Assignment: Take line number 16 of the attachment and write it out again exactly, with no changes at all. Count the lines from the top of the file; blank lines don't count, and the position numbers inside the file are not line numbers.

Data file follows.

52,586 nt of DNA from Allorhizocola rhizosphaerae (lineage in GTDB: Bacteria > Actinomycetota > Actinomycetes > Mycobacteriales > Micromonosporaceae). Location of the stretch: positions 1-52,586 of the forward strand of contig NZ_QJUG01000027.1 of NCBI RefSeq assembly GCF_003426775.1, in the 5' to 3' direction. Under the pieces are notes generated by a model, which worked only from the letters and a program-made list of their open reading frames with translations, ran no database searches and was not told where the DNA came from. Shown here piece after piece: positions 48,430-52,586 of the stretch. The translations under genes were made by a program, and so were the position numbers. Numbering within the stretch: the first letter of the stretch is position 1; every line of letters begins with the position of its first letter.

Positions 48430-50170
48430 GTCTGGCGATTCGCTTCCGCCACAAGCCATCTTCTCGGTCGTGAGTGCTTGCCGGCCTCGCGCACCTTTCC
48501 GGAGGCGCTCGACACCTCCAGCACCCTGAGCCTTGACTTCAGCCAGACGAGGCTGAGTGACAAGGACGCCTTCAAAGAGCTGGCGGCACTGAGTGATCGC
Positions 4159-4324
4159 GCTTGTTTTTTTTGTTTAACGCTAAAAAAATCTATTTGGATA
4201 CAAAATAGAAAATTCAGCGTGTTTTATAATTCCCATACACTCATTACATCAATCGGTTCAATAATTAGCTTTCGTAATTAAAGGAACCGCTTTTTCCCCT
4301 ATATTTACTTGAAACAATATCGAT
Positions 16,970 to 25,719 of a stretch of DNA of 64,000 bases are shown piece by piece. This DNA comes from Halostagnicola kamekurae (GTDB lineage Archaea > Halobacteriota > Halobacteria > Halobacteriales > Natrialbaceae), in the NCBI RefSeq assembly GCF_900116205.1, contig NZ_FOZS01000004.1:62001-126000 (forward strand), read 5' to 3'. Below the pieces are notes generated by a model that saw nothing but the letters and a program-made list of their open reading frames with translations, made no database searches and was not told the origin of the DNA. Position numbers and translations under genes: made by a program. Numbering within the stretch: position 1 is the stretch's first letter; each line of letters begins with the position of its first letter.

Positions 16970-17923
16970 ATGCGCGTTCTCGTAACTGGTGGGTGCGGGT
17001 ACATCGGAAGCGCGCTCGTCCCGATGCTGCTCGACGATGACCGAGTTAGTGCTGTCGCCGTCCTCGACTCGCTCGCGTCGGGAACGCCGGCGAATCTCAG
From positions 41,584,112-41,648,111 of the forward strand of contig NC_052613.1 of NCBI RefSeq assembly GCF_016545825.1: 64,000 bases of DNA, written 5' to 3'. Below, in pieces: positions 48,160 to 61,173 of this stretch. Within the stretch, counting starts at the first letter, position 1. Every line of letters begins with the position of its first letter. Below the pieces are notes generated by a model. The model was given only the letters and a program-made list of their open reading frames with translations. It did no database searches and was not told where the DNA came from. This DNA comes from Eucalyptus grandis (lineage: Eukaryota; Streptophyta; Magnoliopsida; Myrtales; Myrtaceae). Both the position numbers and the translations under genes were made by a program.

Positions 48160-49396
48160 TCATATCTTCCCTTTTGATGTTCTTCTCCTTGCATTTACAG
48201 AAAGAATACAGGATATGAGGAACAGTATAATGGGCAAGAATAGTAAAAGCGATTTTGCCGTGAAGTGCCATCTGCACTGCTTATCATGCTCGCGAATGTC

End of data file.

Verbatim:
48201 AAAGAATACAGGATATGAGGAACAGTATAATGGGCAAGAATAGTAAAAGCGATTTTGCCGTGAAGTGCCATCTGCACTGCTTATCATGCTCGCGAATGTC